I’m not sure how other systems work, but I’ve used lots of Dell systems with Thunderbolt ports, and as long as you don’t go into the BIOS setup and loosen up the security settings, you are required to approve any connected device before it gets DMA access. A little bit annoying (if you ever plug into a different TB dock then you have to approve it before it works) but a good security trade-off.

The memory thing… yeah, someone "could" knock me over the head, steal my laptop, freeze the RAM, and steal my encryption keys… But I think that the chances of that happening are small enough that I’d trade off the risk for the ability to upgrade the RAM with whatever modules I choose, thanks

Also, let’s be honest, if they knock you over your head and take your laptop…. They already have your laptop. Why go through all the cloak and dagger freezing the ram to set the bits before extracting the DIMM?

I think the idea is to keep the modules from losing the data when they are removed, not cloak and dagger.

Anyway, seems absurd. Microsoft is hardly a beacon of security, why would they take such extreme measures on the hardware side?

Their answer would be that your laptop is likely locked and the storage encrypted. A sleeping laptop still could have unencrypted data in RAM that would be accessible through that liquid nitrogen method. Given that the Surface has never been marketed as a high grade security device, this seems like justification after the fact. 99.99999% of consumers of the device are not going to be a target of this kind of thing but would benefit from Thunderbolt and upgradable RAM.

While many people could benefit from upgradeable RAM (to save money), let’s be honest here on the prospects of Thunderbolt – that’s the kind of feature that likely only benefits 0.01% of users in the first place.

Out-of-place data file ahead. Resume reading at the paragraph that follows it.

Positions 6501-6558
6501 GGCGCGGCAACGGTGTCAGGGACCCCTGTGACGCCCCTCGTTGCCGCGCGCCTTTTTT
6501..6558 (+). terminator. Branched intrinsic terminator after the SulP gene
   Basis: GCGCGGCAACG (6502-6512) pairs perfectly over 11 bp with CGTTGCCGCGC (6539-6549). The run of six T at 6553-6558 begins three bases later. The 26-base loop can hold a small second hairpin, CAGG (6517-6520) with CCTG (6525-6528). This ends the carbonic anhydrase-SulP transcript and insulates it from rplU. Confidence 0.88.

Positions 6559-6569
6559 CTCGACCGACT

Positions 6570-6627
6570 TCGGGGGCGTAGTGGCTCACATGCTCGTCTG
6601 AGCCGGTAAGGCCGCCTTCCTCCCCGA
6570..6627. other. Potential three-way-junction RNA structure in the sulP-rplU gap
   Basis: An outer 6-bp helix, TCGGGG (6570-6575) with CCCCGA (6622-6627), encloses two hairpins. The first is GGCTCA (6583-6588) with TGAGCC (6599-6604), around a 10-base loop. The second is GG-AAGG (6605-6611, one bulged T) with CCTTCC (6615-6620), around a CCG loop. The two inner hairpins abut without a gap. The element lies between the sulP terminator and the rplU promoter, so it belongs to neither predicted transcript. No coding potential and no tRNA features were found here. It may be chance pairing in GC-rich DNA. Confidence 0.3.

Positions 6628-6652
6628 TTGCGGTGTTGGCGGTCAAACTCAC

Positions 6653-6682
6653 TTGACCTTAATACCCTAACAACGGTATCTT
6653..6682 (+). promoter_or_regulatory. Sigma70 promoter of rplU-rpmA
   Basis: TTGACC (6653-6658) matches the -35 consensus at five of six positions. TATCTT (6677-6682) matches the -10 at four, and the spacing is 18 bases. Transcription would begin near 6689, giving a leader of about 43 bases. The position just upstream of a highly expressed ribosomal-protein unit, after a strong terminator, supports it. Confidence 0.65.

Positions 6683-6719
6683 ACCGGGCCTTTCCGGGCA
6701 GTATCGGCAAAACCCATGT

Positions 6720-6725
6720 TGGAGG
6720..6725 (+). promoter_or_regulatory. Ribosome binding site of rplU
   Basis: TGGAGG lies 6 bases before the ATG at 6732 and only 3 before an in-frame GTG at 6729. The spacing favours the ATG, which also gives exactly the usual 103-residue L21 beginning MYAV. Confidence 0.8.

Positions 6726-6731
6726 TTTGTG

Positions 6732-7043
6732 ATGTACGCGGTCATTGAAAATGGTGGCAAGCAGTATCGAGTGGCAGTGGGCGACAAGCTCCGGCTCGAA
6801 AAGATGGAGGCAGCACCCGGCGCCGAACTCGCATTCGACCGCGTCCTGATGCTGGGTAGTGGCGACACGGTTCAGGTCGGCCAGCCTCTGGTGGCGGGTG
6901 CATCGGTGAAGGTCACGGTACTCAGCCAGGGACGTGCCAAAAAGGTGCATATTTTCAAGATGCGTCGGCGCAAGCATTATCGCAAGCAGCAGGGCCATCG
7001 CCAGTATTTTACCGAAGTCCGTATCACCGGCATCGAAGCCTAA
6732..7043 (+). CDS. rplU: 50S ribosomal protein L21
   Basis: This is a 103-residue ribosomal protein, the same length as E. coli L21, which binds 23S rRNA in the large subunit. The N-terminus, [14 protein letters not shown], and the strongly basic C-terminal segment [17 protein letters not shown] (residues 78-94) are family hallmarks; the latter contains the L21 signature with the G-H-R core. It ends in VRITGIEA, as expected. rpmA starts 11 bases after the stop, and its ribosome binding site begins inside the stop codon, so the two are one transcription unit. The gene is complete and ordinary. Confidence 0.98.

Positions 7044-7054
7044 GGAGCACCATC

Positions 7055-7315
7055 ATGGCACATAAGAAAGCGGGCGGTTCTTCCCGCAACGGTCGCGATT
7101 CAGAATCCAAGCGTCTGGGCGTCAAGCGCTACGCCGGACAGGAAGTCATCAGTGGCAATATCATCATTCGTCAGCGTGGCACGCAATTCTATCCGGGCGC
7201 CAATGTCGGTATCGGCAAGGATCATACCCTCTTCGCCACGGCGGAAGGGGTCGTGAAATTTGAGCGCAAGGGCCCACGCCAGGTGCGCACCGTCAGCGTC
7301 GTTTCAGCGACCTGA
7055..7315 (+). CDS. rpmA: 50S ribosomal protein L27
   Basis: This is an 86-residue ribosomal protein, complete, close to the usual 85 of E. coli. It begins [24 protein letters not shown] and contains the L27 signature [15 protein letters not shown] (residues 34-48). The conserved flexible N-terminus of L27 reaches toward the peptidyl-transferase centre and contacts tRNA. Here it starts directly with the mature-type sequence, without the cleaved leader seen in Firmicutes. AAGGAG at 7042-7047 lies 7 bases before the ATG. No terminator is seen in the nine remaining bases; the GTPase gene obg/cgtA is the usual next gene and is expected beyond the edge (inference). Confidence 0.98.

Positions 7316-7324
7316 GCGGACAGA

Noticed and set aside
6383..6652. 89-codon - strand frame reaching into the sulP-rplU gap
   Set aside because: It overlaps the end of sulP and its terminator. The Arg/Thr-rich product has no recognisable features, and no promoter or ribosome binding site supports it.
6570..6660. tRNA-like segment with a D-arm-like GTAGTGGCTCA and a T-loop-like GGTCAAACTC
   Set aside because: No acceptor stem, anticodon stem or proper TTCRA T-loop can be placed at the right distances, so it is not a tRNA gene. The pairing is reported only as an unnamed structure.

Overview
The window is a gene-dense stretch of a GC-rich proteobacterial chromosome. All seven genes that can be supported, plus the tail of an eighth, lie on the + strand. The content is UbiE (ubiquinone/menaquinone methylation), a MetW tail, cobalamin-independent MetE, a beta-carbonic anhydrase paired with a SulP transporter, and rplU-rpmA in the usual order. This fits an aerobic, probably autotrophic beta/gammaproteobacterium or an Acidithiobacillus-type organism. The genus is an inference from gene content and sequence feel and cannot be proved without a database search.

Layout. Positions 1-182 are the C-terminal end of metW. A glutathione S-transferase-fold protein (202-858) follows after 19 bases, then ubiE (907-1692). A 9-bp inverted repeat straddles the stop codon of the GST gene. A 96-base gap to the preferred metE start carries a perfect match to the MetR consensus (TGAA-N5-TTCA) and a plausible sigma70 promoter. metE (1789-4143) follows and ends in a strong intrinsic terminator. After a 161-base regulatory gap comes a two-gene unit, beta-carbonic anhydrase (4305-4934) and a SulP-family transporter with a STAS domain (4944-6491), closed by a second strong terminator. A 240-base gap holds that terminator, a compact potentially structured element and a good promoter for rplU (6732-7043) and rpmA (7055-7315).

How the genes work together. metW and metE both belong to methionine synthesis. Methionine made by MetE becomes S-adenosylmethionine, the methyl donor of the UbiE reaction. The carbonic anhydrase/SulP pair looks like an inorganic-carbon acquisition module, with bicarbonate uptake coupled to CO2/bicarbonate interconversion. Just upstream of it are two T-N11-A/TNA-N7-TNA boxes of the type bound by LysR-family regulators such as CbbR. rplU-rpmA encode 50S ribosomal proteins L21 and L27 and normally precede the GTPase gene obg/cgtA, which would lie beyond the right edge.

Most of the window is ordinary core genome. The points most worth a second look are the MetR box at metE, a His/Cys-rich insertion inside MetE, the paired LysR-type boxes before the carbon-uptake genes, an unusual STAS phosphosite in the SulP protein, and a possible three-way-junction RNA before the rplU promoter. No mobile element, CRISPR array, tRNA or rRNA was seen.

Granted, Surface devices are more likely to target that extremely small niche of power users who could benefit from Thunderbolt, but it’s still an essentially non-existent group in terms of the broader market. It’s not just the added cost of Thunderbolt on the device, most people aren’t going to have the $1500 TB compatible monitor, or $1000 TB RAID enclosures.

Unless they deal in Video editing, VFX, and motion design… which the Surface line does push for. While the numbers will look niche, that is a market Microsoft does want.

While I agree with you (and specifically said as much in my post), I would pretty surprised if many people serious enough about video / VFX to use and require Thunderbolt would be doing much work on mobile computers like the Surface line in the first place. This seems like an area where every single $ spent on building a desktop workstation will be repaid in spades on productivity, given just how processor and I/O intensive that industry is.

Even the Surface Studio still only uses outdated mobile CPUs and GPUs, so it’s really more targeted at graphic designers / illustrators / art directors / 2D animators…people doing lighter-duty work where the big high quality pen-enabled display is most important.

I also agree with what you are saying — just highlighting that thunderbolt raids are actually quite popular in that space which is larger than many assume, and also a creative avenue Microsoft would want to increase market share in. The Surface Pro seems like it would make a Premiere on-the-go device for someone who is already in the Windows ecosystem.

I think you’re right… and even if someone was that eager to get your encryption keys, the extra hassle of needing to desolder the ram first wouldn’t be the make or break point for the whole idea to be feasible, either.

AFAIK, Thunderbolt is licensed, so you’re required to pay a fee to Intel if you want to use this port in your device. Microsoft obviously doesn’t want that.

Has been royalty free since Thunderbolt 3.

But it only becomes royalty-free in TB4 iirc.

Thunderbolt 3, also the free license has been in effect for a few years already: